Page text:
Oleoshop successful case: Interview to Marta Brú

20/02/2015
  • Today we talk with Marta Brú, illustrator.

  • Her website is: http://www.martabru.com.

    The successful case we talk about today isn´t an online shop, but a portfolio website style very well made. It´s the place where we can see the projects carried out by Marta, both for children and adult.

    -Marta, tell us a little bit how you've got this far. It must be rewarding that a person can become such an artistic skill into a profession.Is this talent a family legacy? 

    The key word is perseverance. In order to be in the right place at the right time, you need to be consistent. In my case, it worked well. When I finished my studies in illustration at the Massana school, I searched through publishers. After a year if I remember well, I was called to illustrate my first job: a tale of aliens and like this with more or less ups and downs so far. In my family there are who has been dedicated to the artistic field (although my parents are keen on maths). But in my opinion all talent must be worked so that it can develop. 

    -How many hours can you spend drawing? As it´s said an artist has no timetable but good days of inspiration and creativity. Do you agree? 

    Whatever is necessary. I try to set some schedules, but as important is for me to draw as take a break. I.e., I need not to see the drawing for a while and then come back to work. This is how I see the improvements that I can do or correct errors that I couldn´t see before because I was stubborn in some way. And also, so I come back with more enthusiasm. It´s true that there´re good days and others that you'd need a pair of pliers to get ideas out of your mind. If I don't have the day, try to do another drawing or rest awhile and if Ican afford it I put it off to another day. But when you have deadlines to meet, you have to get inspired while working. 
  • In my opinion all talent must be worked so that it can develop
  • -Currently, many illustrators draw directly in front of a computer screen. How do you do it? What is your creative process? 

    I'm not ok drawing directly on the screen, I´ve done it did occasionally. My essential tools are pencil and paper of all my life. A part that I like a lot in the creative process is the documentation research. You never know that you can find. Then I do a few sketches (not many, must admit) and once I made a neat copy I color them digitally. 

    -Do you pass all the works to digital format? Do you think that digital illustration has more advantages than the conventional,or vice versa? 

    Almost all of them. I send the completed works by email. Previously, I can make last-minute corrections. Digital illustration is another technique. With its advantages and disadvantages. It has always been criticized that digital illustration is done with just one click, but there are digital drawings that take hours of work and you´d never say they´re digitally worked... It´s true that you don´t mess with graffiti neither paintings nor take hours preparing and clearing up all the stuff, but if it is a problem or not, that depends on each one. 
  • My essential tools are pencil and paper of a lifetime
  • -What is your 'ritual' when drawing? Silence or music? Do you have a favorite place? Any obsession that you can confess?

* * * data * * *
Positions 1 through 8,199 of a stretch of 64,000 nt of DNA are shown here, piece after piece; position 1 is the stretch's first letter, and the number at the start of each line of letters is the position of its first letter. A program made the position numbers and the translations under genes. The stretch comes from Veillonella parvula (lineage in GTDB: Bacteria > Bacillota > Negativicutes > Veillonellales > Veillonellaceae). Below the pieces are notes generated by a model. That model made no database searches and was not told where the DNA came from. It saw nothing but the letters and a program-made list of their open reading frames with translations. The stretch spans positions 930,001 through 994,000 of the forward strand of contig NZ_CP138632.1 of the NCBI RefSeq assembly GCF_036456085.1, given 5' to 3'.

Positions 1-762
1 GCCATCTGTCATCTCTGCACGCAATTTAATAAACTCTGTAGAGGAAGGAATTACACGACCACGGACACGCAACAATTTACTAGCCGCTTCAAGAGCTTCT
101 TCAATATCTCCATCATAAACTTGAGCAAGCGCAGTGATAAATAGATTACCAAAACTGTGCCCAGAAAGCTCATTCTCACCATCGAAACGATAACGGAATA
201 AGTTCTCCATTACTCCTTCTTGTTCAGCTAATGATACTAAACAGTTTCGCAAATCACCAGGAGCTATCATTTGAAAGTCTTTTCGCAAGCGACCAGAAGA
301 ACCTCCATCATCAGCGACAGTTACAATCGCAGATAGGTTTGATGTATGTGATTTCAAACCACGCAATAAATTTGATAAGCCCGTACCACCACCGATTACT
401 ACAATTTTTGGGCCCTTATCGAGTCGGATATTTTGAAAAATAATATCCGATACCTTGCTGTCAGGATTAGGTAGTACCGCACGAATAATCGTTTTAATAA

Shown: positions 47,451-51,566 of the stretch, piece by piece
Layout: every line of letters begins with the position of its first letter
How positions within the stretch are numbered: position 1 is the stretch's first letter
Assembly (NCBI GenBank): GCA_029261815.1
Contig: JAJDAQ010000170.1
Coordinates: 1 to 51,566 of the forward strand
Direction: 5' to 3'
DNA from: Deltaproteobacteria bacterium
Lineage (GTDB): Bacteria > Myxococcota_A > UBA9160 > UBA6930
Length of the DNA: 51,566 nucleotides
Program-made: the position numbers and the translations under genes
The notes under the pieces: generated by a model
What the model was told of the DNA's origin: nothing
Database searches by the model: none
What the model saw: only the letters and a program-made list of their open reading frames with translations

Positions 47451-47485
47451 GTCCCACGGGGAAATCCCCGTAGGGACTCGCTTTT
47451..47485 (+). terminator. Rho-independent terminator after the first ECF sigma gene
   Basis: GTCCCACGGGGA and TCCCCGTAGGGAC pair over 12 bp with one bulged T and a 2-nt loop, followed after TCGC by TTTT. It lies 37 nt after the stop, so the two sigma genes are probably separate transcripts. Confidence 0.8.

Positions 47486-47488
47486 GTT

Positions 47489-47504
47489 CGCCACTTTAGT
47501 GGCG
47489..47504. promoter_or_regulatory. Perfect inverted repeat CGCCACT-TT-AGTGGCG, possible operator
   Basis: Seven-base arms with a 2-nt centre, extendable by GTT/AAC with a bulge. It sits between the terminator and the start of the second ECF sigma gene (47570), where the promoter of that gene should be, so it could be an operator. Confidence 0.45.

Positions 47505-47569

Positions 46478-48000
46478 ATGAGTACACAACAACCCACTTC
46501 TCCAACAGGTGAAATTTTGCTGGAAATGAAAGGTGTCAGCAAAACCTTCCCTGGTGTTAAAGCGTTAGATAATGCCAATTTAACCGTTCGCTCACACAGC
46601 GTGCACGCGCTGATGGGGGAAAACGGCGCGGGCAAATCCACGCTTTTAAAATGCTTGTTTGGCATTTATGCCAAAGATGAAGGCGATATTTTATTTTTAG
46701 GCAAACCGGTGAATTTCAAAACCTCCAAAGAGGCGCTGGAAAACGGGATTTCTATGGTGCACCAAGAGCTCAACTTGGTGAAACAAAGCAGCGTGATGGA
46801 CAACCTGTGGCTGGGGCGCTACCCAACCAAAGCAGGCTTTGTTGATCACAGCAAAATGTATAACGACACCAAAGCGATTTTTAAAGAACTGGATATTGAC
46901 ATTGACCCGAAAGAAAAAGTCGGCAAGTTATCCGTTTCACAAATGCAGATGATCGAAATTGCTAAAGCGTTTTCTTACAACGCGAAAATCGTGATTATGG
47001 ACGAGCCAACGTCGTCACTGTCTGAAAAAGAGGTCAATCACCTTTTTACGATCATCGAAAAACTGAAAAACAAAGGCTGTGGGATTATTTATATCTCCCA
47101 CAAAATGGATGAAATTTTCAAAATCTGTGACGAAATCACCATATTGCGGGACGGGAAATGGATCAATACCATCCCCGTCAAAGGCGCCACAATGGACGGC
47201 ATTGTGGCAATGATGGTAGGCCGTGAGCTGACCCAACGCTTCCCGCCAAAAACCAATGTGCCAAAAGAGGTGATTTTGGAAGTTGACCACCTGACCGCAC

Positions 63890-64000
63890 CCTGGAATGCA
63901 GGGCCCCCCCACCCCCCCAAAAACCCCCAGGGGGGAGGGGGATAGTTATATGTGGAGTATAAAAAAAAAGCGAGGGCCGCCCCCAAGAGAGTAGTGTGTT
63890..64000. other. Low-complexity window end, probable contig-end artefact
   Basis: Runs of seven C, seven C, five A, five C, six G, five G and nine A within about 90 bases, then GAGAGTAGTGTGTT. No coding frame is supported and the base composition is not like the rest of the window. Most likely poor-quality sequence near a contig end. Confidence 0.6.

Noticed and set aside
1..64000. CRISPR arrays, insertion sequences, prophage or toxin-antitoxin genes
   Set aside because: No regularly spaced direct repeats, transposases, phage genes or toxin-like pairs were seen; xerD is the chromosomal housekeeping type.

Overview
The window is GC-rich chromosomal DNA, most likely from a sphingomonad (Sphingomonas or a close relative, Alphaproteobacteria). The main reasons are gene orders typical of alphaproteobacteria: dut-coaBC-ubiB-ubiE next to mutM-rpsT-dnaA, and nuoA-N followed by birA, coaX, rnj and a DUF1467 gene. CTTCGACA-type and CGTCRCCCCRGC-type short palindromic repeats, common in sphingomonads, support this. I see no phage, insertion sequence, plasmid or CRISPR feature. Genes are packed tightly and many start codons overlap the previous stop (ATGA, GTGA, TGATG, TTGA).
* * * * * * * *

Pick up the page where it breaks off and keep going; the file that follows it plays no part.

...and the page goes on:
I don't have any ritual but I do have obsessions. I like having everything on the desk, so that I don´t have to stand up because I've forgotten something. As the project develops the desk becomes an absolute chaos of papers, pencils, marker pens that I refuse to tidy up until the project is finished. And music, almost always. I feel lucky to work while listening to it. My favorite work is my study with a drawing board, computer, light tablet, the cupboard with drawing material... And to think that people say that to illustrate you only needed a little desk and a computer... 

    -What are your references in the world of illustration?

    More than references, they´re authors that I like: Noemi Villamuza,Tony Ross, Miguelanxo Prado, Benjamin Lacombe and cartoonists such as Ana Miralles, Frank miller, Quino and Barbucci 

    -Your work has its full potential at a visual level. Having made a portfolio website, does it open up doors to get more projects? 

    The portfolio for an Illustrator is essential. Having a web helps you go farther and, therefore it helps to achieve projects. For me, a portfolio website is synonymous with professionalism. Also takes in account that everyone asks if you have a website where to see your work, no matter he or she works in this field or not. 

    -You´ve been with Oleo for a long time so far, what you think is the added value that has brought you to the Agency during the creation of your website? 

    One thing is having an idea and another very different is giving a good result when delivered. The Agency was essential at this point, because as the website creators they advised me and developed the project. And I know that if I have any problem, or doubt they´re there to give me a hand. 
  • -Marta, thank you very much for sharing this time with us. We wish you much more inspiration and achievements! 

    Same to you. Thanks for your time and for your wishes.

The Oleoshop team


Oleoshop is the ecommerce platform in the cloud that allows you to create your online store quickly and easily, and get amazing results.

search posts

Last posts

We use own and third-party cookies to perform analysis of use on our website. If you continue, we understand that you accept our cookies policy

I Agree